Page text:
I always imagined that the stove would be just about the last thing I’d do in Phase 1. The house wouldn’t be perfect but it would be livable and I’d make pasta and it would be triumphant. Well, I’ve been making pasta and a triumph it is not. Even easy meals are kind of tedious in a chronically messy kitchen. And elsewhere in the house, the march toward civility is moving backwards.

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Now the plan was always to slow down a bit and get my life back for a little while after Phase 1. So when would that come? It was looking like at some point or another I’d just anticlimactically say that’s enough.

But now there’s big news – I have a triumphant end to Phase 1 once again. Because a good friend of mine wants to be my roommate! That means great things for my bank account. And it also means more stuff to do now. She’s pretty easy going, but she said in no uncertain terms that the doors need to be back up on her room and the bathroom before she can move in. And there’s at least one solid weekend’s worth of work left to turn the living room and kitchen right side up again. I’m hoping for a little more help from the Irishman; without him, it could easily be 2 weekends.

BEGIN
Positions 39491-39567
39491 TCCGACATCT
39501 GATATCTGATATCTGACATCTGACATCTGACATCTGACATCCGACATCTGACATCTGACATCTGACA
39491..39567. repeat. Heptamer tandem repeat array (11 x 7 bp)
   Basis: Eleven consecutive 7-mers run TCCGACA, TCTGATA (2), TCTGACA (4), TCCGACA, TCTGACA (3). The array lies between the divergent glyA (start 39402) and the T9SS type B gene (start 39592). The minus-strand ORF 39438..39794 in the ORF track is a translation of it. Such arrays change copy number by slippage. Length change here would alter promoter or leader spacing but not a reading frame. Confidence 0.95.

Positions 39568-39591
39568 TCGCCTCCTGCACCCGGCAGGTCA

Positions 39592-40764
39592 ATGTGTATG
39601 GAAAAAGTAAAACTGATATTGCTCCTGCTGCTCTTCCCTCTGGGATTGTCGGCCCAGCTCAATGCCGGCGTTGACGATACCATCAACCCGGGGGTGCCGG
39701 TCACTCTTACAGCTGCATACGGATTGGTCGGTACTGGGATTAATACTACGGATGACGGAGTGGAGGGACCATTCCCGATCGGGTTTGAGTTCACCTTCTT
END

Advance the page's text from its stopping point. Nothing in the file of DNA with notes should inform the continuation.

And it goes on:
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And the new end of Phase 1 (I think) is the washer and dryer. But first, there’s all this painting that feels like it will never end. But there are bright spots. I’m done most of the prep now and at the very least, the messiest painting should be done this weekend. I hope. And the back bedroom closet doors look oddly new with the mildew bleached off and painted over. Of course new wasn’t what I wanted, but I’m happy enough to have it here.

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And there’s quarter round in the living room! That’s not just a big step forward (and a prerequisite for the bookcases) but also one more thing out of the basement. 5000 to go before the washer and dryer come! Just kidding. But not really.